Matthew D. Heaphy has served as deputy convener of the American Non-Governmental Organizations Coalition for the International Criminal Court (AMICC) since July 2006.
Before joining AMICC, Heaphy worked as an associate legal officer in Trial Chamber I at the UN International Criminal Tribunal for the former Yugoslavia in The Hague and interned as a law clerk to Judge Anita Ušacka at the International Criminal Court. He also worked as an antitrust litigation lawyer in San Francisco.
During law school, Heaphy clerked in the litigation department of a Brazilian law firm in Rio de Janeiro and represented human rights advocates as a Frank C. Newman intern at the 59th Session of the UN Commission on Human Rights.
A graduate of Wesleyan University and the University of San Francisco School of Law cum laude, Heaphy has been a member of the State Bar of California since December 2003.
The ICC announced today that the ICC prosecutor, Luis Moreno Ocampo, has opened a formal investigation into the situation in Libya. The UN Security Council adopted Resolution 1970 on Saturday, Feb. 26, which referred the situation to the prosecutor, thereby granting the court jurisdiction over alleged crimes committed in Libya since Feb. 15. The resolution did not, and could not, require the ICC to act. Since the Security Council referred the situation, under the court’s Rome Statute, the prosecutor did not need the permission of the Pre-Trial Chamber to open an investigation. However, the prosecutor will not necessarily be able to proceed quickly, given the difficulty of doing investigations in Libya and the challenges of an ongoing conflict there. More information is available at http://www.icc-cpi.int/Menus/Go?id=3eee2e2a-2618-4d66-8ecb-c95beccc300c&lan=en-GB.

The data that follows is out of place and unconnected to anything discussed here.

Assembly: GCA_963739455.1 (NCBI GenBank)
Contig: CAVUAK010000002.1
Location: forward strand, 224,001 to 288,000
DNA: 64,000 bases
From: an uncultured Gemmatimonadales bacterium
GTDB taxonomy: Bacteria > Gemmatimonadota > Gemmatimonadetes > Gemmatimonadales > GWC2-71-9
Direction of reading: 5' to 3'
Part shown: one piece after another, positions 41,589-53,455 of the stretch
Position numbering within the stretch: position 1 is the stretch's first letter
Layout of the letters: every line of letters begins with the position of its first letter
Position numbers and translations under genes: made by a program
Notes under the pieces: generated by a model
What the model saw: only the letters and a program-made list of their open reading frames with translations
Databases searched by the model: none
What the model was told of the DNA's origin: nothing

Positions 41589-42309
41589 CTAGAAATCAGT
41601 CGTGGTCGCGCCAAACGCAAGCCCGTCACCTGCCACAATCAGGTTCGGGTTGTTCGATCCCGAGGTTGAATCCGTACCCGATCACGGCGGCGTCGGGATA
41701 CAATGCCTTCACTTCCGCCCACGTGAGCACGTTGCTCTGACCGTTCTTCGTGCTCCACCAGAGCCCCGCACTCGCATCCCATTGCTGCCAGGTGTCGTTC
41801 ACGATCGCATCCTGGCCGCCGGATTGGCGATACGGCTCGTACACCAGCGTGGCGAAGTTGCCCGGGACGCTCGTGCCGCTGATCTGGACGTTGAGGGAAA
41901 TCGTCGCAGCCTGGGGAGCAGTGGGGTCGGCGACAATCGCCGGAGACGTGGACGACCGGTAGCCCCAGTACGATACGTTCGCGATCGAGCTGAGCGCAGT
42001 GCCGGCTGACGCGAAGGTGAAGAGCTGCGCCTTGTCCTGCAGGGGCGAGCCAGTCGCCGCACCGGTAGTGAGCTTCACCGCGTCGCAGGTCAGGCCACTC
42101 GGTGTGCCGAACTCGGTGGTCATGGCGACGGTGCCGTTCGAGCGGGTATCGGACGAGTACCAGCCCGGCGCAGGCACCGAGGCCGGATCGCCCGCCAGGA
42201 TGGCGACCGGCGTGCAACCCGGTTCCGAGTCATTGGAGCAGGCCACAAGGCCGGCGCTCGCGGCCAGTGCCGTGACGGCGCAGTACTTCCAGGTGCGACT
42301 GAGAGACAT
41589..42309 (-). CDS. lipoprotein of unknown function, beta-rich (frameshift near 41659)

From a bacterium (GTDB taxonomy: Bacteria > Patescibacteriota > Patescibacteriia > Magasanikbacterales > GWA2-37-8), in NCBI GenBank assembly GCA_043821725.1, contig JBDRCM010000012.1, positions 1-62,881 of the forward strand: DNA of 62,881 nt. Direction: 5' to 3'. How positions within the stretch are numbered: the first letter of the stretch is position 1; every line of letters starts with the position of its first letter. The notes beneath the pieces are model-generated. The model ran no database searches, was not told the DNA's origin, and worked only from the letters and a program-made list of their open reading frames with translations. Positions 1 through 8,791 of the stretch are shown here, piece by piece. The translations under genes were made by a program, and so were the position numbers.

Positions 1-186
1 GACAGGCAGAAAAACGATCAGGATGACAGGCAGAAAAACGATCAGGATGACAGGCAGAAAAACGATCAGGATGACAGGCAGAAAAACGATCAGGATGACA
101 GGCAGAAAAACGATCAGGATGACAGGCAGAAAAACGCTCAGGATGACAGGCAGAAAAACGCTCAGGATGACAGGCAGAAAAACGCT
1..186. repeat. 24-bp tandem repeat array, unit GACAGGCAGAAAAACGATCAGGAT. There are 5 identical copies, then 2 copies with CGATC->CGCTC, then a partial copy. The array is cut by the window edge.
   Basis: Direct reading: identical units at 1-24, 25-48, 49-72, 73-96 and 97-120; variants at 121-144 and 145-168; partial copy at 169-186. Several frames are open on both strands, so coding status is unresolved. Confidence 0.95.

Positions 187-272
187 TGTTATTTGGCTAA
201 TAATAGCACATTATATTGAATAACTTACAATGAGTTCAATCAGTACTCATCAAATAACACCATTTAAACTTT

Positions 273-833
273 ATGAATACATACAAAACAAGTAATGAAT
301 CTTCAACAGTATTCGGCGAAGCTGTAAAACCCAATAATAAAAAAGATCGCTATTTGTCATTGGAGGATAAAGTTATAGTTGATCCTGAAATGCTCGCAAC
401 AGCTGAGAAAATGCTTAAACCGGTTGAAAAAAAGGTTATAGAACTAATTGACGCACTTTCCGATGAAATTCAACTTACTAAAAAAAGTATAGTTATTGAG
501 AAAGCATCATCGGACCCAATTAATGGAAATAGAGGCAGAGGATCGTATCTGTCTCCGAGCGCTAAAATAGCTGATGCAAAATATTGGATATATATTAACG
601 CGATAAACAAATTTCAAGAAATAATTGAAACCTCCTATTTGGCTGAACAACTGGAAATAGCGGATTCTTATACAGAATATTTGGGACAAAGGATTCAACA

On Saturday, Feb. 26, the UN Security Council unanimously adopted Resolution 1970 to address the ongoing crisis in Libya and to refer the situation there to the ICC prosecutor. Since Libya is not a state party to the Rome Statute, the referral provides the basis for ICC jurisdiction over alleged crimes committed in Libya since Feb. 15. It invites, but cannot require, the prosecutor to open an investigation into crimes within the court’s jurisdiction. This resolution may mark the beginning of a new era in the work of the court and in its relationship with the US. It is quite possible that there will be further referrals, supported by the US, of the cases of fallen leaders in other countries in the Middle East.
The secretariat of the American Non-Governmental Organizations Coalition for the International Criminal Court participated in the ninth session of the Assembly of States Parties at the UN in New York from Dec. 6-10, 2010. The group's report is now available at its Web site: http://www.amicc.org/docs/ASP9.pdf. You will also find a link on the site to a video interview with US Ambassador-at-Large for War Crimes Issues Stephen Rapp, released on American Non-Governmental Organizations Coalition's blog and YouTube channel to coincide with Human Rights Day on Dec. 10.
Here are the contents of a letter that Bill Pace, the convener of the International NGO Coalition for the International Criminal Court (CICC) received from the UN secretary-general, Ban Ki-moon. Our organization at UNA, the American NGO Coalition for the ICC (AMICC), is the national network for the international coalition. The actual letter is at: www.coalitionfortheicc.org/documents/Review_Conference_letter_from_SG_27Aug10.pdf